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Comparing the Approaches of Judaism, Christianity and Islam
Mervyn K. Lewis and Ahmad Kaleem
Lessons and Challenges for CESEE Countries and a Modern Europe
Edited by Ewald Nowotny, Doris Ritzberger-Grünwald and Helene Schuberth
Robert Cull, Maria Soledad Martinez Peria and Jeanne Verrier
This chapter presents recent trends in government and foreign bank ownership across countries and summarizes the evidence regarding the implications of bank ownership structure for bank performance and competition, financial stability, and access to finance. The empirical evidence reviewed suggests that foreign-owned banks tend to be more efficient than domestic banks in developing countries, promote competition in host banking sectors, and help stabilize credit when host countries face idiosyncratic shocks. But there are trade-offs, since foreign-owned banks can also transmit external shocks and might not always contribute to expanding access to credit. The record on the impact of government bank ownership suggests few benefits, especially for developing countries. While government-owned banks can help stabilize credit growth during crises, they have a negative impact on competition and performance and provide no clear benefits when it comes to expanding access to credit. In contrast, government bank ownership can lead to resource misallocation, since government-owned banks are prone to engage in political lending.
Randall Morck and Bernard Yeung
Japan, an isolated, backward country in the 1860s, industrialized rapidly to become a major industrial power by the 1930s. South Korea, among the world’s poorest countries in the 1960s, joined the ranks of First World economies in little over a single generation. China now seems poised to follow a similar trajectory. All three cases highlight the importance of marginalized traditional elites, intensive early investment in education, a degree of economic openness, free markets, equity financing, early-stage coordination of firms in diverse industries via arrangements such as business groups, and political institutions capable of curbing the power of families grown wealthy in early-stage rapid development to make way for prosperity sustained by efficient resource allocation to high-productivity firms.
Thomas Lambert and Paolo Volpin
This chapter surveys the literature on the political economy of finance. This field offers three main insights. First, it highlights the importance of the role of political institutions in financial development. Second, it shows how the distribution of political power in society drives the prevailing set of contracting institutions and affects capital allocation and access to finance in developed and developing economies. Third, it argues that recognizing the endogenous nature of political institutions is crucial for our understanding of the evolution and functioning of financial systems.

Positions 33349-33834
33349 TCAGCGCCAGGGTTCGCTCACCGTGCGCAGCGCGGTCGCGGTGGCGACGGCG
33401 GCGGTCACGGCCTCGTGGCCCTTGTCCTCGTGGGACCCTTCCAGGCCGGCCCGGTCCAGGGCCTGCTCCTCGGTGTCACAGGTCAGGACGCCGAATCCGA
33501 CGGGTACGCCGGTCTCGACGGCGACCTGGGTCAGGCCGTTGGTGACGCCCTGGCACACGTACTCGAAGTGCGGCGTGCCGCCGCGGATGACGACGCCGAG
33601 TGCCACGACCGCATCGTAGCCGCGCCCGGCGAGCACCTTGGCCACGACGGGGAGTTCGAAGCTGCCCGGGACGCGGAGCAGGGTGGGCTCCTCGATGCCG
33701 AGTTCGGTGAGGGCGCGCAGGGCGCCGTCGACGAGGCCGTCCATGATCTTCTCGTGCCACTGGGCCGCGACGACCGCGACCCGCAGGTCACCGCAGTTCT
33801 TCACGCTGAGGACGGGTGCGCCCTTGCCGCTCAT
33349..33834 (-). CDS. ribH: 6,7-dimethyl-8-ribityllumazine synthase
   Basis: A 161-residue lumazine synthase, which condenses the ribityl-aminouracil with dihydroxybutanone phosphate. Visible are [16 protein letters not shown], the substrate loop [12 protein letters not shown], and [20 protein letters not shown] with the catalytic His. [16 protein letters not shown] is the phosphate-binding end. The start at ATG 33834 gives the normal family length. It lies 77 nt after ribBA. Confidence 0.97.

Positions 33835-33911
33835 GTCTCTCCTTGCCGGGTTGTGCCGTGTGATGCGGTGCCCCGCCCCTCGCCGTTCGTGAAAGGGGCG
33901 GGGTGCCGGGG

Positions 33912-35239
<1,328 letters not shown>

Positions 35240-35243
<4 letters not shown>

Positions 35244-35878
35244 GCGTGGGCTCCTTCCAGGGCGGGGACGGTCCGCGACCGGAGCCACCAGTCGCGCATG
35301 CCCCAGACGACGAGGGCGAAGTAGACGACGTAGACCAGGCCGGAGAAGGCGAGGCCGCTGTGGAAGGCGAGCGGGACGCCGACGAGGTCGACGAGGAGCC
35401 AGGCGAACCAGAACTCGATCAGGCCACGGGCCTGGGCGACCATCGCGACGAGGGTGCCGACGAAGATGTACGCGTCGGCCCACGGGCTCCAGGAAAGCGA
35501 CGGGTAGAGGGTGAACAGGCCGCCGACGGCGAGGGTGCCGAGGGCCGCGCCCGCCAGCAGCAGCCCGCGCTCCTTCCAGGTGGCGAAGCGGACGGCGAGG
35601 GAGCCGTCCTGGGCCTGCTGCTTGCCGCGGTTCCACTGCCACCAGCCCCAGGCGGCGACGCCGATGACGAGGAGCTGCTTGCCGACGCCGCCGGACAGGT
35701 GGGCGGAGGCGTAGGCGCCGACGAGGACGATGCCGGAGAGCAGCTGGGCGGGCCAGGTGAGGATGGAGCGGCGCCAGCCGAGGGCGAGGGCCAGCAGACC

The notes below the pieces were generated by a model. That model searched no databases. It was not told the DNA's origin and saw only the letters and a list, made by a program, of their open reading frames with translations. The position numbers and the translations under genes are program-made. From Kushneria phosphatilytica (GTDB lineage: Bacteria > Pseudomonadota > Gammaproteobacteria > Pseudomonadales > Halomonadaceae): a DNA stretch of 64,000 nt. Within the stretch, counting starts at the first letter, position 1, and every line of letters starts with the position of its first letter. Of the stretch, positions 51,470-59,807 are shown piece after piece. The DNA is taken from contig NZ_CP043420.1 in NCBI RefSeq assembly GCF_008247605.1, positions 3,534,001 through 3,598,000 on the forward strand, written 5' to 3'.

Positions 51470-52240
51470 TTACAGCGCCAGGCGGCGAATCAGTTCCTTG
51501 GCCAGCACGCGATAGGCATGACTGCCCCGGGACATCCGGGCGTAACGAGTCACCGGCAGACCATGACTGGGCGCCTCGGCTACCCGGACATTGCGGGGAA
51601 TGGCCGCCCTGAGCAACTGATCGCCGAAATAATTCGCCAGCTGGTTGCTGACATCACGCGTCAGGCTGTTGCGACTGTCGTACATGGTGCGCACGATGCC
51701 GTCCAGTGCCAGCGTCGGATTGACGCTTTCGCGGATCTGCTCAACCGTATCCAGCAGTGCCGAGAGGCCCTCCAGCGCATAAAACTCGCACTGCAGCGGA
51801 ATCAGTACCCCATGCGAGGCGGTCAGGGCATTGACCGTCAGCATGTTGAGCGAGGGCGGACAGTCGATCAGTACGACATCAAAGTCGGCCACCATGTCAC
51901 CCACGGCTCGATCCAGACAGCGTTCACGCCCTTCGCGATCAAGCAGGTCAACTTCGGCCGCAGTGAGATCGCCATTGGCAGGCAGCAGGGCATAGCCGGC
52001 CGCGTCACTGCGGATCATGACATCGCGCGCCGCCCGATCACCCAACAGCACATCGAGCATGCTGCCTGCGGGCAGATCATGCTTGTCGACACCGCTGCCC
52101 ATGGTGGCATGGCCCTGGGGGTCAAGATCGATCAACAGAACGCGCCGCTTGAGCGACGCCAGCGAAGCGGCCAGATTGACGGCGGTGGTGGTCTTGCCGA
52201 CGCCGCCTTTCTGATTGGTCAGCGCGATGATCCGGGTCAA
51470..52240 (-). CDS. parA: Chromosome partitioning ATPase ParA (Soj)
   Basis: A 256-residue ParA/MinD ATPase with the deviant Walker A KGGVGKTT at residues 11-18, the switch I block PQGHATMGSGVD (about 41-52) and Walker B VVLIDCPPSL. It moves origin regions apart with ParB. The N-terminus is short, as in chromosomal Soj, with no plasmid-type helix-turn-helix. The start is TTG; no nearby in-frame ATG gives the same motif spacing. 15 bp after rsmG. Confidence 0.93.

This chapter reviews and appraises the body of empirical research on the association between financial markets and economic growth that has accumulated over the past quarter-century. The bulk of the historical evidence suggests that financial development affects economic growth in a positive, monotonic way, yet recent research endeavors have provided useful and important qualifications of this conventional wisdom. Moreover, the proliferation of micro-level datasets has enabled researchers to study more precise links between theory and measurement. The chapter highlights the mechanisms through which financial markets benefit society, as well as the channels through which finance can slow down long-term growth.
England's financial revolution in the eighteenth century has long been hailed as a key contributor to the world's first Industrial Revolution. Later, in the nineteenth century, roles change in standard narratives – finance turns from hero into villain, with Victorian economic “failure” a result of excessive financial development. This survey argues for the exact opposite. England's financial revolution was strictly limited to public finance, enabling an explosion of public borrowing that stifled economic activity in the century up to 1815. It was only afterwards that finance began to fulfill its promise, enabling the country's rise to become the undisputed workshop of the world by the 1850s. Finally, there is no evidence of Victorian failure through excessive capital exports. In sum, the English case eloquently demonstrates the risks of financial repression – and the vast benefits from repealing outdated rules and regulations.
Allen N. Berger and Raluca A. Roman
Is finance an important driver for the development and growth of the real economy in the United States or is it rather a negative rent-seeking force that impedes growth and prosperity? Most academics believe that finance boosts the economy, while society often has a very different view. This chapter reviews the academic research on the issue, contributes to the debate, and demonstrates that for the most part, at the margin, finance has a positive effect on the US economy. In most but not all cases, exogenous or instrumentable events demonstrate that private debt, public debt, private equity, and public equity contribute favorably to real economic outcomes in the United States. The evidence also suggests some conclusions about regulation and provides some future research avenues.